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Climate Info for Water Resources

Climate Info for Water Resources

Water is vital for life, but too little or too much of it can also jeopardize socio-economic development of a country. Too much or too little water can have far-reaching impact on food production, health and people eco-systems. The amount and availability of water is strongly influenced by climate variability and change. As such, seasonal climate outlooks and other climate services and products are vital for water resource management. The actual trend, observed in various part of the world, is that population growth, urbanisation, and soaring industrial and agricultural use have increased demand for this precious and limited natural resource. But the most basic need is that people need freshwater for their domestic use, a level which is increasingly strained in various areas globally and which is bound to be observed even locally if appropriate measures are not undertaken.


Among those measures situate the important inputs pertaining to the behaviour of the weather, be it the actual, the previous or the future. Among the biggest challenge already manifesting and affecting water resources are the shifts in the seasonal rainfall and increasing climate exacerbated by climate change leading to extremes such as floods and droughts with a tendency to recur.


Better integrated water management is a key to all efforts to adapt to climate variability and change. Achievement of this goal requires a comprehensive and sustainable data collection and monitoring systems to build, improve and share knowledge about climate and water amongst others. Climate data and information underpin the planning and management of water supplies and water related disaster. They are essential for calculations regarding the frequency and duration of heavy rainfall, the probable maximum precipitation, low-flow and flood forecasting and water resources assessment. Such data, collected on a daily, weekly, monthly, seasonal and annual timescales and at national, regional and local levels, and shared with stakeholders at all levels are now more essential than ever to develop operational water management strategies, including flood and drought preparedness and response.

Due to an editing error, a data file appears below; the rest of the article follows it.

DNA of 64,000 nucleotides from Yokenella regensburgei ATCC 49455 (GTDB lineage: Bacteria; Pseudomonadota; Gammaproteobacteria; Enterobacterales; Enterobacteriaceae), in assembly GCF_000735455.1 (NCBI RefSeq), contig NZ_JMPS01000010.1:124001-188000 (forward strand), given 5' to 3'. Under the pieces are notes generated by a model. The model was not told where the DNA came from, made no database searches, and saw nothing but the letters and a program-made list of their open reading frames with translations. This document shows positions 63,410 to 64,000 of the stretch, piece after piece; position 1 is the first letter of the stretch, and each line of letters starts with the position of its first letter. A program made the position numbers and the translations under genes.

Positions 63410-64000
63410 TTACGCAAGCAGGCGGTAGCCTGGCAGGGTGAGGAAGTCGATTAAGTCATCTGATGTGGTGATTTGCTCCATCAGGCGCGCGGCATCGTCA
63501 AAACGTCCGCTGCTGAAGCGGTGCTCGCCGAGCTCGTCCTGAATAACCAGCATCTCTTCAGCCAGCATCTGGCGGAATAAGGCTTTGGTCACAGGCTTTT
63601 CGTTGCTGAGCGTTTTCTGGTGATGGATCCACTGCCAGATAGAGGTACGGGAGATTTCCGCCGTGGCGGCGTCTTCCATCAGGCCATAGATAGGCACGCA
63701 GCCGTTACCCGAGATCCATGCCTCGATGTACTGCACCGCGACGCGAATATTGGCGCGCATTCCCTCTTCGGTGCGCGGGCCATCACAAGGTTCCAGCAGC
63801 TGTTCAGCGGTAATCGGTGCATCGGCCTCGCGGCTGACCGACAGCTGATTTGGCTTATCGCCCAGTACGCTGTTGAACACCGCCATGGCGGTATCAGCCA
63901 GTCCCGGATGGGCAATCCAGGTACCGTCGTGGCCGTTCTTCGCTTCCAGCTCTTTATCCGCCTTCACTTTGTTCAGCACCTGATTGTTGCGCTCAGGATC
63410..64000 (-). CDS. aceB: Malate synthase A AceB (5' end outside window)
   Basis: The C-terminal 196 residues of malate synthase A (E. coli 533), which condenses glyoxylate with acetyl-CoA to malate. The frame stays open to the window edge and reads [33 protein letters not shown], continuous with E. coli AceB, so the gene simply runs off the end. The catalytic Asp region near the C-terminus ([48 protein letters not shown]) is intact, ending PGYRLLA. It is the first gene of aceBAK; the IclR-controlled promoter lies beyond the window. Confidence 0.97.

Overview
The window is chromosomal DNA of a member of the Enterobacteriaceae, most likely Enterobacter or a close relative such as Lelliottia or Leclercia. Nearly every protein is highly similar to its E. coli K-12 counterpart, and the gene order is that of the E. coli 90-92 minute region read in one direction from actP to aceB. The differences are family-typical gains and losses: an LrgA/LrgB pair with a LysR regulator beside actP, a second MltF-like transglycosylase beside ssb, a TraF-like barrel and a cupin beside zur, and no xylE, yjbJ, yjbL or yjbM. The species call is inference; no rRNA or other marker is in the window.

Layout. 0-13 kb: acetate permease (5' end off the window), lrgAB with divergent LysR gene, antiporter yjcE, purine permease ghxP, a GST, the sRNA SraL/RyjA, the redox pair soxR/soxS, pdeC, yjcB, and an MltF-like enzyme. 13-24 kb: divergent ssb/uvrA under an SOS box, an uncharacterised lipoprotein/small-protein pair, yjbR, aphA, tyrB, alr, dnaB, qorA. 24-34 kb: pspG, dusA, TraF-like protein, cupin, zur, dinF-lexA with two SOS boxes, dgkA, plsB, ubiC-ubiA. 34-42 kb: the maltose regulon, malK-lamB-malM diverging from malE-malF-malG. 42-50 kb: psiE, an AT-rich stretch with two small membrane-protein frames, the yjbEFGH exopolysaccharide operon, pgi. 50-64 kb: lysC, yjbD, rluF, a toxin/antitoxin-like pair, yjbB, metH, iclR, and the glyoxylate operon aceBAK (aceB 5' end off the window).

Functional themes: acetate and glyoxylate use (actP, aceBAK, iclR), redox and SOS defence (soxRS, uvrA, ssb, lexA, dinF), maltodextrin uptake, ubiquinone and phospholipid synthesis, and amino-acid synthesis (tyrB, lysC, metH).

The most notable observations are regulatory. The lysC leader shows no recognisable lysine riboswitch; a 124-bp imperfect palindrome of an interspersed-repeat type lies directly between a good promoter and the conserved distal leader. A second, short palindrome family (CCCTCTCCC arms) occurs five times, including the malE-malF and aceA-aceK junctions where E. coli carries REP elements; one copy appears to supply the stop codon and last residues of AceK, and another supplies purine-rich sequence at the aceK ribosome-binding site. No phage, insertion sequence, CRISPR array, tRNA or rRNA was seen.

The Mauritius Meteorological Services is leaving no stone unturned in order to contribute towards that goal. For instance, we provide the following:


  1. Daily forecast which is used by public at large for their day to day planning, be it recreational or agricultural.
  2. Five day forecast specifically tailored made, in terms of rainfall amounts, for the agricultural community.
  3. Seven day forecast, with attached probabilities of rainfall that allow for each and every one to plan their routines a week in advance. Among this everyone lie major stakeholders involved in agricultural and industrial activities where usually bumper amount of water is a must.
  4. Seasonal forecast where an indication is provided of how wet or dry the season, summer or winter, is expected to be. This is of utmost importance on a larger scale where it is used extensively by policy and decision makers involved in the long term management and use of water resources, be it for agriculture, hydro-power generation, water-storage and also management of water related disasters.
  5. Provide appropriate raw or tailored data to stakeholders of different sectors in their decision making process.